The coastal town of Beachport is around 380 kilometres south east of Adelaide and sits on Rivoli Bay with attractions including sandy beaches, South Australia’s second longest jetty, and a spectacular scenic coastal drive.
It’s also home to professional lobster fishers who pull in the southern rock lobster during the season beginning in October and going through to the end of May.
The importance of the sea and fishing are just some of the hints you’ll get with a few sculptures to see as you drive into the town. The sculptures were designed by Andrew Stock and Tony Rosella and represent what Beachport is known for.
Further along on the foreshore there’s another sculpture ‘whale tail’ which was created by Dominique Paolini and Celine Gorget. Between May and September each year whales can be spotted in the bay and from the jetty which is the second longest in South Australia, at 772 metres long.
Another sculpture to see on the way into town is a naval mine replica on top of a memorial. This commemorates the first World War 2 casualties on Australian soil when two sailors from the naval demolition squad were killed in 1941 when attempting to defuse a German navy mine. The mine had washed in near this point, from where it had been laid in southern shipping lanes.
On the foreshore there are a couple of large mosaic pieces, one at the ANZAC memorial was created by local man Bob Grieve and shows the rising sun, symbolising the spirit of the ANZACs. Nearby is a tiled wall surrounding a beach shower which was created by Michael Tye of Goolwa, depicting the leafy sea dragon.
There are two caravan parks in town and we stayed at the Beachport Caravan Park and Surfside Apartments, on the beach front. This is conveniently located in walking distance to town and the jetty and has terrific sea views. It’s also directly across the road from the golf course.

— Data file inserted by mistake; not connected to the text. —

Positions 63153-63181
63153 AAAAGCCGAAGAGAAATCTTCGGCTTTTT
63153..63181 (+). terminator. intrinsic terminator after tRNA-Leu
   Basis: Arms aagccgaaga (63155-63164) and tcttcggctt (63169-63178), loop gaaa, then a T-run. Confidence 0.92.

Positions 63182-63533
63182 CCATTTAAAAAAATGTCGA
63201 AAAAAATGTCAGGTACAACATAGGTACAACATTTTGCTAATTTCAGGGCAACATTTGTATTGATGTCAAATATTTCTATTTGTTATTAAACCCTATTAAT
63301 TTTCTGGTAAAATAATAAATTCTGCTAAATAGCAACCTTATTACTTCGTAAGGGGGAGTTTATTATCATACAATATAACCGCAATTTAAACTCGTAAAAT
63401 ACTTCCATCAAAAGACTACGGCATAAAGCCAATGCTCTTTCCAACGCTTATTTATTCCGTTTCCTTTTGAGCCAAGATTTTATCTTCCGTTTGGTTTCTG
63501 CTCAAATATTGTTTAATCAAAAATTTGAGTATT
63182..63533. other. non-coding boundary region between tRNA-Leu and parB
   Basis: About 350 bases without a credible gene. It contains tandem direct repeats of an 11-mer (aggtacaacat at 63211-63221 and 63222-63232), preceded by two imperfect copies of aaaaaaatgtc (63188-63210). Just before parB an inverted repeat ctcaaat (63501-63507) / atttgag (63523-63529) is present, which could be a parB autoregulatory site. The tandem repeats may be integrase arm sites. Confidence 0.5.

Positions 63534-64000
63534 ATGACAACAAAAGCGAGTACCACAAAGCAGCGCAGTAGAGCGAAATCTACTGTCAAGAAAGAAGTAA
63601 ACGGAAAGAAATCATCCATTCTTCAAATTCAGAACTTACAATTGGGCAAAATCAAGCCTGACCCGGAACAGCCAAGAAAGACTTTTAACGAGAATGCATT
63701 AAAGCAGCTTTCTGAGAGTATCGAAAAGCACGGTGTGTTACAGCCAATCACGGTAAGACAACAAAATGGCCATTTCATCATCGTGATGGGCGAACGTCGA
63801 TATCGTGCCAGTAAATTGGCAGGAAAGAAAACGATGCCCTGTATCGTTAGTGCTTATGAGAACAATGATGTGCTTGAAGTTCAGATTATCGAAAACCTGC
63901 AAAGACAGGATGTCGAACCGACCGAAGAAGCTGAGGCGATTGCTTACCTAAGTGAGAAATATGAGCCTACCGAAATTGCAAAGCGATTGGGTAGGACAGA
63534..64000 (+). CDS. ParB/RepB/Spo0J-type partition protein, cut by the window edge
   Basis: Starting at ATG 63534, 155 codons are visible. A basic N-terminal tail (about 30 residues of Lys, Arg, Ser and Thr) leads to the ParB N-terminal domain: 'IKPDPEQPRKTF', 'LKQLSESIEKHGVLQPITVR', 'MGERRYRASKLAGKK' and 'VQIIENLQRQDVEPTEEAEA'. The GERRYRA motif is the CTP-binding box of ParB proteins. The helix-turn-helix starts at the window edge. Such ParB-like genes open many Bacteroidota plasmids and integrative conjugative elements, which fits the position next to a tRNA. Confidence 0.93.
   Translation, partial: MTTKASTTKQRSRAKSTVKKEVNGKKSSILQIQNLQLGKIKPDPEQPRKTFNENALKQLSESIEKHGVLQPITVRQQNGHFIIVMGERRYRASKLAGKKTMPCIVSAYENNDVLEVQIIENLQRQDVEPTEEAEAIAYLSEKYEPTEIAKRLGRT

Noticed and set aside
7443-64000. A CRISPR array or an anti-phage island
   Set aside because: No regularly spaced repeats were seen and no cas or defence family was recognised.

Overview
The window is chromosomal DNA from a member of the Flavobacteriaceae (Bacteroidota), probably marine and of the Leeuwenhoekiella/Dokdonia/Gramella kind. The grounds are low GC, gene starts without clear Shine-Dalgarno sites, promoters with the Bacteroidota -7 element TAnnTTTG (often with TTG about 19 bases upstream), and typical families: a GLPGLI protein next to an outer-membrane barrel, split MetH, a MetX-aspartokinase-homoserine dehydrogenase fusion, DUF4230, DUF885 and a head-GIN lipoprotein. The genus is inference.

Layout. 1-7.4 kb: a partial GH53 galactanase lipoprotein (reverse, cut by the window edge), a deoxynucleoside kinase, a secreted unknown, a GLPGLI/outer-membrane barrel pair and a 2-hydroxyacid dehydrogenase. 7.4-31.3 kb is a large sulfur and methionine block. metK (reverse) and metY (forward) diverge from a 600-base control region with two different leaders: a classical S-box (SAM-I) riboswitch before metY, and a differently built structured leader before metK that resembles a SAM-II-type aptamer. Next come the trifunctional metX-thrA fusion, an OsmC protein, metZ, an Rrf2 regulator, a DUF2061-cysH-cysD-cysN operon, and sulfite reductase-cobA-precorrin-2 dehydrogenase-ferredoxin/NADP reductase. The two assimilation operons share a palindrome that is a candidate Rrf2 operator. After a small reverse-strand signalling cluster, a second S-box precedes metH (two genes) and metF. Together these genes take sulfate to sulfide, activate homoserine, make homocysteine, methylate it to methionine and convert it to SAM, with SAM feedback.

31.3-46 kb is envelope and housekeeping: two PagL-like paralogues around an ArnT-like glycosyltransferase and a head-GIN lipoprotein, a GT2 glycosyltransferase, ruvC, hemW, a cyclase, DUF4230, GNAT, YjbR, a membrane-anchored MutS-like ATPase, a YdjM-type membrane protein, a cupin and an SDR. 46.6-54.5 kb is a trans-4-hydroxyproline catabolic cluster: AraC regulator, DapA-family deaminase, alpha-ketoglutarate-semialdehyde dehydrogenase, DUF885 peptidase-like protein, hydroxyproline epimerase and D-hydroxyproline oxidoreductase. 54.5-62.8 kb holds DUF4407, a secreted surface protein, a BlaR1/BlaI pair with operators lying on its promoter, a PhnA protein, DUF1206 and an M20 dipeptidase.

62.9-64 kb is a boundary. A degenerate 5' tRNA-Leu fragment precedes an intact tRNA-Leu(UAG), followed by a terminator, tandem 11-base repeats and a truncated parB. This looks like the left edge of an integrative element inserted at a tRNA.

The park has modern, clean amenities and an excellent camp kitchen all undercover, and has indoor BBQs and everything else you may need to use in a kitchen. It also has a very impressive library of DVDs and some games to borrow while you’re staying in the park.
One of the most popular things to do in Beachport is to take the Bowman Scenic Drive. This drive takes you around the coast and there are parking spots to get out and walk to points of interest, including the Cape Martin Lighthouse and other lookouts to see the spectacular and wild Southern Ocean.
On part of the drive you go past the Pool of Siloam, a salt lake which is almost seven times saltier than the ocean. It’s a popular spot with locals and holiday makers in summer because of its buoyant properties and there are change rooms and a shower available.
If you visit the Information Centre in town you can also pick up a brochure on a drive to take, to see historic buildings around town including the tiny Old St Nicholas wooden church.
Beach drives at Beachport and the Limestone Coast are extremely popular and many 4WD enthusiasts and clubs from SA and Victoria make the trip to the south east, particularly for this reason. We were there over the long weekend and the streets were lined with 4WDs, many which were taking over the fuel station in town to reinflate tyres after their day on the sand.
When you’re in Beachport take a drive around the bay for around 20 kilometres to the small township of Southend, which is also the gateway to the Canunda National Park. Southend has safe swimming beaches, a jetty, surf and more beach driving spots.
Because Southend is surrounded by ocean and beaches, you can take a dog in and they are allowed under control onto the beaches. There are a number of walking trails in the park which vary in distance.
In Southend you’ll find the Geltwood Anchor Memorial, which refers to a shipping tragedy which happened here. The Geltwood was a three masted iron hull barque which departed Liverpool in England bound for Melbourne in 1876. On its maiden voyage and after being at sea for three months, it hit a storm and was driven aground at Rivoli Bay. The captain, his wife and one passenger and all of the 24 crew were drowned.
The wreck site was located in 1982 by an abalone diver and the wreck was positively identified and declared an historic shipwreck. This anchor at the memorial was recovered in 1991 and was one of two found along with some artefacts.
Next time we are in the region we will definitely be checking out the Southend bush camping sites. There are quite a few unpowered bush sites with a lot of space, easy access to the beach, toilets and fire pits to use. We took a drive through and it looks a very comfortable and secluded area to stay off grid for a while.